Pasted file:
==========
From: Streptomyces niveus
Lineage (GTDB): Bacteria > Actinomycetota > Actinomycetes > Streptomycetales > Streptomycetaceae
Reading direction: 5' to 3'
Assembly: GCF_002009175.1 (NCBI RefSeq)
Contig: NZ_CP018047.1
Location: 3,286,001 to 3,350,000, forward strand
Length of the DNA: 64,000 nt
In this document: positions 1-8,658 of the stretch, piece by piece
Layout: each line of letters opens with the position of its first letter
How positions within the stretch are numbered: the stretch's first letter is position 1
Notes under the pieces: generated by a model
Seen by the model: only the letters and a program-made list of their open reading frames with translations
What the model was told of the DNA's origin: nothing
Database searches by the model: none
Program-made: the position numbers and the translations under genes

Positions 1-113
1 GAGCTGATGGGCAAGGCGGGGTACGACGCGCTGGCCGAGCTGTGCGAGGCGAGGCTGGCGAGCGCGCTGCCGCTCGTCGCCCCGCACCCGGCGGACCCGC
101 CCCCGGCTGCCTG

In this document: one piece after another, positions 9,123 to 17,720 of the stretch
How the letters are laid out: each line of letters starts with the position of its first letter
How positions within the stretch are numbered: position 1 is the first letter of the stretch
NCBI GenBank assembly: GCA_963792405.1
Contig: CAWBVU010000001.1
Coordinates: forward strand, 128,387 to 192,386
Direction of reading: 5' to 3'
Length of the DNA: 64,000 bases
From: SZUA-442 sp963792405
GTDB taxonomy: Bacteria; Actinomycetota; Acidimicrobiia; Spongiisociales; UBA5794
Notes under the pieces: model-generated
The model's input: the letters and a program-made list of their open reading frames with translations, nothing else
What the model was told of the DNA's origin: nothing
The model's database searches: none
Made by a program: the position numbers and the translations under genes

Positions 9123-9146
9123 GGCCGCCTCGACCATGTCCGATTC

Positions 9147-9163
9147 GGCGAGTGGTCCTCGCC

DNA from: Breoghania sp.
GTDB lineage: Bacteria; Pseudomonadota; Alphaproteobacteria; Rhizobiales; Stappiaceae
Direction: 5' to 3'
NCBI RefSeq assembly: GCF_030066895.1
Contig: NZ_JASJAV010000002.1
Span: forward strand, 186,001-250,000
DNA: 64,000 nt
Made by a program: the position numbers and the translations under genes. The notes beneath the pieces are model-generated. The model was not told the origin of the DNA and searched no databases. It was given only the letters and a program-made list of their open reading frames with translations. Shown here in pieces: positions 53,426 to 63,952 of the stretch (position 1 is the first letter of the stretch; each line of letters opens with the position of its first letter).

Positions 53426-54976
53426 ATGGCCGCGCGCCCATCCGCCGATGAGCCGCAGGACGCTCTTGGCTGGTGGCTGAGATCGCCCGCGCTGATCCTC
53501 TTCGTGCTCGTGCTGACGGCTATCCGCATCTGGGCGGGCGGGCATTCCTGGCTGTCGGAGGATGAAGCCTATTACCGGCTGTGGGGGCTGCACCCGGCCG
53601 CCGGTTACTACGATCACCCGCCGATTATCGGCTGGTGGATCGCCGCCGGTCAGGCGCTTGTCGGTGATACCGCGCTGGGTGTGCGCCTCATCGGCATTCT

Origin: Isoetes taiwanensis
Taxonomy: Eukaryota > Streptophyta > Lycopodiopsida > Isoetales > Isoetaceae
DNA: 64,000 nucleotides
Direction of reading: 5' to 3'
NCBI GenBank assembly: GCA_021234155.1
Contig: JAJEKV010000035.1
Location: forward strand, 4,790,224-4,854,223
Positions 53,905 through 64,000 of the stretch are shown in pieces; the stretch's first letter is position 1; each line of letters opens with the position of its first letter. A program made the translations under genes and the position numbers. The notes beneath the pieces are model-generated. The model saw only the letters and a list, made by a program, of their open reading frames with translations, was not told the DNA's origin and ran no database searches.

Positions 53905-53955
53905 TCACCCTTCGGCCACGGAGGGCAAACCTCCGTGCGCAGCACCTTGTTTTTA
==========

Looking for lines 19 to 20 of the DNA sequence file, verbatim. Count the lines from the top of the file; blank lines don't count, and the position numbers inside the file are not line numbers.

In this document: one piece after another, positions 9,123 to 17,720 of the stretch
How the letters are laid out: each line of letters starts with the position of its first letter